5. Commercial Multi-Engine Land Certification:
One can add the multi-engine rating to PPL or CPL. With the CMEL certification, one will be authorized to fly twin-engine aircraft. To earn this rating, they are required to fly specific manoeuvres in a twin-engine aircraft.  A training in a multi-engine Piper Seminole training aircraft is conducted, which is defined as “complex” because it has a constant speed propeller and retractable landing gear. The course covers topics such as slow flight, stalls, and VMC demos, focusing on proper procedures for complex emergency situations.
6. Multi-Engine Instructor:
MEI certifies to teach students who want to become certified to fly multi-engine aircraft. They will also be authorized to endorse multi-engine candidates to take their FAA oral and practical exams. The MEI training requires to have already earned CPL and taken 10 hours of ground school and 10 hours of flight training. As with all ratings, one will have to pass a check ride.
7. Instrument Rating:
Instrument rating refers to the qualifications that a pilot must have in order to fly under instrument flight rules (IFR). It requires specific training and instruction beyond what is required for a private pilot certificate or commercial pilot certificate, including rules and procedures specific to instrument flying, additional instruction in meteorology, and more intensive training in flight solely by reference to instruments.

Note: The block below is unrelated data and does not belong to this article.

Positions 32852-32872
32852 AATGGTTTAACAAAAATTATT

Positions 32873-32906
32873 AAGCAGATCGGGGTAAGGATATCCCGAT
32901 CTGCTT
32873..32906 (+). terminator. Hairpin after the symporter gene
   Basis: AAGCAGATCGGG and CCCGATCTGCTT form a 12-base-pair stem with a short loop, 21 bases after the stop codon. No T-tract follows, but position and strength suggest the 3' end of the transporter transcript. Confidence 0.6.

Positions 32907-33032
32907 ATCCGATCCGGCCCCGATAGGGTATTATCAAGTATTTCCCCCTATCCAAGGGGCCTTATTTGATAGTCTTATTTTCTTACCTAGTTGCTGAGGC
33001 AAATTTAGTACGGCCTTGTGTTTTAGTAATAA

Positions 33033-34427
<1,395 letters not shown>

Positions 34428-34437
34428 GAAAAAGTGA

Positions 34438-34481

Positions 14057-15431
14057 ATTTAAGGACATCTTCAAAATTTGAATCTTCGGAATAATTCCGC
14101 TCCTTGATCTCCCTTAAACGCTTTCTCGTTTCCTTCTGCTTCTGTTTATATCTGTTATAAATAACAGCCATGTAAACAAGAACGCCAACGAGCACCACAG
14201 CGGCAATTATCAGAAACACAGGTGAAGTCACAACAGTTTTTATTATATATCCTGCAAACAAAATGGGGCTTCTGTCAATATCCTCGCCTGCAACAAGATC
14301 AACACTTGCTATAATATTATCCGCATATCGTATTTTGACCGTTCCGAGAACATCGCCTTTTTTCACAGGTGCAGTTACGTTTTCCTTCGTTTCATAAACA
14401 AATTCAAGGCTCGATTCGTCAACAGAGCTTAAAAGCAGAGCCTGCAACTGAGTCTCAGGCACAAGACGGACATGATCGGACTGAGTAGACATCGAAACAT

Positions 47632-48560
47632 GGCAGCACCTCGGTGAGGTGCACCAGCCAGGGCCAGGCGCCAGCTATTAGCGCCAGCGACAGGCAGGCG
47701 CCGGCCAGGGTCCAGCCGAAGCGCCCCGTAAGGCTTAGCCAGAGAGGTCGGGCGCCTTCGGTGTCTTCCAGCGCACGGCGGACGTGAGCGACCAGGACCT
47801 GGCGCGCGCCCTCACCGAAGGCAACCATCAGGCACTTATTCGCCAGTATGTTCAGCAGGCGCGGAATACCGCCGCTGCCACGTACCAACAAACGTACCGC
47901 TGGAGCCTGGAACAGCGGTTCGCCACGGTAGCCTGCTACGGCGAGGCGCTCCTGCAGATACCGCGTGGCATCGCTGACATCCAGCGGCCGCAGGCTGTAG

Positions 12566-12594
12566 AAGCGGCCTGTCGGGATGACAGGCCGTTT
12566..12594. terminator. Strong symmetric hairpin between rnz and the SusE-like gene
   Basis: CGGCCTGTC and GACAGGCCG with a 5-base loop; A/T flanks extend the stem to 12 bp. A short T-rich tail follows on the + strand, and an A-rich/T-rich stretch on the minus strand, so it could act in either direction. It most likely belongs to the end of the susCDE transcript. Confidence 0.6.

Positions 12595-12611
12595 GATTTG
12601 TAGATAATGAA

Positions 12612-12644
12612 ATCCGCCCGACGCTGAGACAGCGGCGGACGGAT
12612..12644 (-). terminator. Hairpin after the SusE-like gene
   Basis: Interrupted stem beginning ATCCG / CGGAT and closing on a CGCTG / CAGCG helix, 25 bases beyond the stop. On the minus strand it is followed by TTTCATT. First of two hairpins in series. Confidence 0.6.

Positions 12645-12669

Testing consists of a written exam and a practical test (also known as a check ride). The check ride is divided into an oral component to verify that the applicant understands the theory of instrument flying and an actual flight to ensure the pilot possesses the practical skills required for safe IFR flight.
For most private pilots, the most significant value of flying under IFR is the ability to fly in instrument meteorological conditions (such as inside clouds). Additionally, all flights operating in Class A airspace, defined in the US as the airspace from 18,000 MSL up to FL 600 (roughly 60,000 feet), must be conducted under IFR. In the United States, an instrument rating is required when operating under special visual flight rules (SVFR) at night.